of Virginia, and if the cause of the South is lost he wants Richmond to be the last place surrendered. If he has such views it may be well to indulge him until everything else is in our hands.
Congratulating you and the army again upon the splendid result of your campaign, the like of which is not read of in past history, I subscribe myself, more than ever, if possible,
U. S. GRANT,
HEADQUARTERS OF THE ARMY,
Washington, December 18, 1864. (Vias Hilton Head.)
Major General W. T. SHERMAN,
MY DEAR GENERAL: Yours of the 13th, by Major Anderson, is just received. I congratulate you on your splendid success, and shall very soon expect to hear of the crowning work of your new campaign in the capture of Savannah. Your march will stand out prominently as the great one of this great war. When Savannah falls, then for another raid south through the center of the Confederacy. But I will not anticipate. General Grant is expected here this morning, and will probably write you his own views. I do not learn from your letter or from Major Anderson that you are in want of anything which we have not provided at Hilton Head. thinking it possible that you might want more field artillery, I had prepared several batteries, but the great difficulty of foraging horses on the coast will prevent our sending any unless you actually need them. The hay crop this year is short, and the Quartermaster's department has great difficulty in procuring a supply for our animals. General Thomas has defeated Hood near Nashville, and it is hoped that he will completely crush his army. Breckinridge, at last accounts, was trying to form a junction near Murfreesborough; but as Thomas is between them Breckinridge must either retreat or be defeated. General Rosecrans made very bad work of it in Missouri, allowing Price with a small force to overrun the State and destroy millions of property. Orders have been issued for all offices and detachments having three months or more to serve to rejoin you army via Savannah; those having less than three months to serve will be retained by General Thomas. Should you capture Charleston, I hope that by some accident the place may be destroyed, and if a little salt should be sown upon its side it may prevent the growth of future crops of nullification and secession.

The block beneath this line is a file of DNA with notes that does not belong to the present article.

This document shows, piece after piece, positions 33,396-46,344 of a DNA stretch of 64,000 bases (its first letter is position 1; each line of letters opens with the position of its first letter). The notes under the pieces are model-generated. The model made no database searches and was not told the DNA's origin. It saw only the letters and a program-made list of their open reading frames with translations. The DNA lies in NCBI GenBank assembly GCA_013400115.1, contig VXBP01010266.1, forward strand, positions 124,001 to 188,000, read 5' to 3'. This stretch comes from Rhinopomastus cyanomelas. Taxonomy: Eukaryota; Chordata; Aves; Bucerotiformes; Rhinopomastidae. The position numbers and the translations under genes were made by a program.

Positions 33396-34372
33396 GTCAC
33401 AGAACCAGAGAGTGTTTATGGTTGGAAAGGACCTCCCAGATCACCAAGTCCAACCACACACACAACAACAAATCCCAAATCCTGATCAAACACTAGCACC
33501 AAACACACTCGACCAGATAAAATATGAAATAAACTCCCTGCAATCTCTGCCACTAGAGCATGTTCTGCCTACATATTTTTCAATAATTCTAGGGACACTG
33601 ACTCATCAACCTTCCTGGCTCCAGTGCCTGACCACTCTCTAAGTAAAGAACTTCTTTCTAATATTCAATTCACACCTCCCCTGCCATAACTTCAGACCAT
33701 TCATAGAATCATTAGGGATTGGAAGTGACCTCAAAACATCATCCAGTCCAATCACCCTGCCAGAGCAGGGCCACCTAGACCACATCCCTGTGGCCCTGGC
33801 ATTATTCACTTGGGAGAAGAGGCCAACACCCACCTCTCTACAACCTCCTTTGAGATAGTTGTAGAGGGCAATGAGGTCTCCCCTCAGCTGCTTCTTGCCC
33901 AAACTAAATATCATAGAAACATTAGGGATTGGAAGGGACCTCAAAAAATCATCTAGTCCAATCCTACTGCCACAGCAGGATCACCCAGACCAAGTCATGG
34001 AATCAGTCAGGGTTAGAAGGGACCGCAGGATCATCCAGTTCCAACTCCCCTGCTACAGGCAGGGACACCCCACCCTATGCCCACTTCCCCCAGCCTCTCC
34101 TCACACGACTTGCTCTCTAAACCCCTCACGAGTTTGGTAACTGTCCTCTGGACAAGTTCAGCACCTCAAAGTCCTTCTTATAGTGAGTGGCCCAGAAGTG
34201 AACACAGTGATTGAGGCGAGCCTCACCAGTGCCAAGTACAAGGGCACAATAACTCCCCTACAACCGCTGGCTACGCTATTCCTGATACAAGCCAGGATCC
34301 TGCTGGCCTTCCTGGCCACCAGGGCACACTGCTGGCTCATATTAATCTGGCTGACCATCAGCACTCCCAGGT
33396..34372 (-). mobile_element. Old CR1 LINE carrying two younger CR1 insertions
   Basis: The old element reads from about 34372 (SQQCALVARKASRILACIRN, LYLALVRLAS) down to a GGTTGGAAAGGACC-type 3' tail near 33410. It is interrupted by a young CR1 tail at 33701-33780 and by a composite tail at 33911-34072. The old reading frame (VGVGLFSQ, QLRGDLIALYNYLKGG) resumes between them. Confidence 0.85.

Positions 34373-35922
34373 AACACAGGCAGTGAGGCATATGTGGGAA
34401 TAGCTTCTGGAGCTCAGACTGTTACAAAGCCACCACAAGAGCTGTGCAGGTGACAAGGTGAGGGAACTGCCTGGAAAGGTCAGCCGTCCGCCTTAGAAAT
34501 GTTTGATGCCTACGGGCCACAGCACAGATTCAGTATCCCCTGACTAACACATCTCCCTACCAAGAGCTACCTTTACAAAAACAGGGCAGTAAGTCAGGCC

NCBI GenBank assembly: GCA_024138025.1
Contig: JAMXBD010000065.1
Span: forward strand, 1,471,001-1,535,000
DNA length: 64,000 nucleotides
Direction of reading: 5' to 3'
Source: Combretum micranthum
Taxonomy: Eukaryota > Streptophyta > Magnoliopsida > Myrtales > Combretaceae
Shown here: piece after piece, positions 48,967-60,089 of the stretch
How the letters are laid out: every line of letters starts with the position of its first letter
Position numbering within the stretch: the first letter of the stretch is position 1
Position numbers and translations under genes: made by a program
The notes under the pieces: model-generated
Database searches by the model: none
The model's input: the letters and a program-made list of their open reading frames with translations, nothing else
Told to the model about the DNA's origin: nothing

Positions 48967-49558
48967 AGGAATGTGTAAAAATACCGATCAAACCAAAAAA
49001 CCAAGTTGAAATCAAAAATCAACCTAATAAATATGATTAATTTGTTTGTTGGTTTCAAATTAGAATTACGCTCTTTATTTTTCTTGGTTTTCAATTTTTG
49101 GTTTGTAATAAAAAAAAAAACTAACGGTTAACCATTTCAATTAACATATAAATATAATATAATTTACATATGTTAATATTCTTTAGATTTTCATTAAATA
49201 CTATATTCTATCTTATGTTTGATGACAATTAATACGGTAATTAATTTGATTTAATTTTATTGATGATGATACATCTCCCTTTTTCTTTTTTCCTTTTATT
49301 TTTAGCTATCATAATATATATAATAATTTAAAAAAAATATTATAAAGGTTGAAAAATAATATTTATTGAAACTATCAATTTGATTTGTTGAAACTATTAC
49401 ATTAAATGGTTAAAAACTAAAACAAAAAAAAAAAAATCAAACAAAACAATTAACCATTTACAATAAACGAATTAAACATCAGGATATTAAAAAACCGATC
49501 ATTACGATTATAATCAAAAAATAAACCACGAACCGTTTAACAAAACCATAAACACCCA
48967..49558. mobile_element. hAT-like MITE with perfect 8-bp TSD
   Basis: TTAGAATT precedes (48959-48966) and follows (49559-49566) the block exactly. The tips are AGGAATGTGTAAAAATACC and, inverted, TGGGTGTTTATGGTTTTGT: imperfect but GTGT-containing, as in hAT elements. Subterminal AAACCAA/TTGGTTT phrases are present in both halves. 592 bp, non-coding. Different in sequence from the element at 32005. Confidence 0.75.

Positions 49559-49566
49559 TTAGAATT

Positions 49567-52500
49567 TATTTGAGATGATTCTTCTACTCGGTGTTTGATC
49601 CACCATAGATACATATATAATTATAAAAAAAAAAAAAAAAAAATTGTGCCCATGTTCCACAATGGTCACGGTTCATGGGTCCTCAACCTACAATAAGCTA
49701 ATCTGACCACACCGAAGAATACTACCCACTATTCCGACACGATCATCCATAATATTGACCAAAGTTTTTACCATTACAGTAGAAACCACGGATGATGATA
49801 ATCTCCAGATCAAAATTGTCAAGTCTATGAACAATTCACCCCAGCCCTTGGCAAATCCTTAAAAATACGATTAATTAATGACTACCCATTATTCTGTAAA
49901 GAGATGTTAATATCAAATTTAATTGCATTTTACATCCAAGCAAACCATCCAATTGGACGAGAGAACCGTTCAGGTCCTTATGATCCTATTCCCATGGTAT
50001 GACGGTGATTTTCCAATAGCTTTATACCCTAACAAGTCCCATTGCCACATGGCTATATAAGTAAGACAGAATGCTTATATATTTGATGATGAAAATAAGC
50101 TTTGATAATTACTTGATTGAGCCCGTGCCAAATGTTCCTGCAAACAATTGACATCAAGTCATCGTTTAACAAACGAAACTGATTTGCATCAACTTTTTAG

H. W. HALLECK,
Major-General and Chief of Staff.
HEADQUARTERS MILITARY DIVISION OF THE MISSISSIPPI,
In the Field, near Savannah, GA., December 18, 1864-8 p. m.
Lieutenant General U. S. GRANT,
City Point, Va.:
GENERAL: I wrote you at length by Colonel Babcock on the 16th instant. As therein explained my purpose, yesterday I made a demand on General Hardee for the surrender of the city of Savannah, and